hurricane_safety_instagramWhile New England wasn’t affected by Hurricane Florence—which recently caused extensive damage in the Carolinas—it doesn’t mean the region couldn’t still face a powerful storm.
Hurricane season lasts through Nov. 30—Hurricane Sandy hit Rhode Island in late October 2012 causing flooding and damage throughout the state—and the National Weather Service recommends keeping a storm emergency plan in place and making one now if you haven’t yet.
This advice holds for anyone who may be a storm’s path. But, for those in frail health—such as homebound senior citizens—preparing for and staying safe during a hurricane may be especially challenging, as examined in this New York Times article.
Seniors dependent on medicines, who live alone, who are not safely able to leave their home on their own in the event of an emergency or who are dependent on electronic health aids need to be especially vigilant about preparing for a storm.
You can help an elderly family member, friend or neighbor stay safe with the following:
Before a storm

  • Prepare an emergency kit for them. They should have at least three days of water and non-perishable food. The kit should also contain a flashlight, first aid kit, battery-powered radio and extra batteries.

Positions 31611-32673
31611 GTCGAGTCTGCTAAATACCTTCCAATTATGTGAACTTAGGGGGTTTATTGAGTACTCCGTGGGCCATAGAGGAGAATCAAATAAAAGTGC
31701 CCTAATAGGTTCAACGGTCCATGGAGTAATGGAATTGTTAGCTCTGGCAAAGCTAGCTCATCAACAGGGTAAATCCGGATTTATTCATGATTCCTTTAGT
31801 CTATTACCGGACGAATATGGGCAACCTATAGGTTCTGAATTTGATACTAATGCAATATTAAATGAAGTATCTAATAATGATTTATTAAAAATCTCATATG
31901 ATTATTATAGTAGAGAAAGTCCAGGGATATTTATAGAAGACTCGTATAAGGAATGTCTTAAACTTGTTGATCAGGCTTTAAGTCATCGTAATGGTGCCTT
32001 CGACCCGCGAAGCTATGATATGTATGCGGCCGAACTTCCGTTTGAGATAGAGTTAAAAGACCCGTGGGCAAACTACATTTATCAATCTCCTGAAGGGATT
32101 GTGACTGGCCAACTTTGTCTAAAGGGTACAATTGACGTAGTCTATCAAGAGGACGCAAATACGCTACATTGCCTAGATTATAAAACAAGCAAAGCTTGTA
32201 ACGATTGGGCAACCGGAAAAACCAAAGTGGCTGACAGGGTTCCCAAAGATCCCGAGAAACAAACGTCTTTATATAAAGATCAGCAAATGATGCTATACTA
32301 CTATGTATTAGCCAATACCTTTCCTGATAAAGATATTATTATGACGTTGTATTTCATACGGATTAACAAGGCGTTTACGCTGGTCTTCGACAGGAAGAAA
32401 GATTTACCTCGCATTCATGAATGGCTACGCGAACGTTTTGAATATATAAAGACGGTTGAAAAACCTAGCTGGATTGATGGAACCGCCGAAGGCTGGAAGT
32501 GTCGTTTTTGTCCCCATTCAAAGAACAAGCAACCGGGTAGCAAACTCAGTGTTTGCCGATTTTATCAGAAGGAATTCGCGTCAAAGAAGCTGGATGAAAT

• Make sure they have at least a 10-day supply of medicine. They should wear a bracelet that makes their condition easily identifiable to emergency workers.
  • Develop an emergency plan with them. This should determine how you will contact them, where they will go, how they will get there and what they will do in the event of an emergency.
  • Make sure they understand National Weather Service forecast offerings—including knowing the difference between a storm watch and warning.
  • Help them enroll in the Rhode Island Special Needs Emergency Registry, which notifies first responders when they are called to a household with a person who may need extra help in an emergency. This includes persons using life support systems, are insulin-dependent, who have mobility issues, are visually or hearing impaired or have mental health issues.

As a storm approaches

  • Help them secure their home by boarding up all their windows.
  • Reinforce their emergency plan.

During a storm

  • If it is safe to remain in their home, reiterate that they stay away from windows, skylights and glass doors.
  • Encourage them to remain in an interior room, away from their home’s entrance.
  • Make sure they are following radio or TV stations for storm news.
  • If they are ordered to evacuate, make sure they do according to the developed emergency plan.

After a storm

  • If they have lost electricity, help them find shelter until their power has been restored.
  • Help check their home loose power lines, gas leaks and structural damage—and report any on their behalf.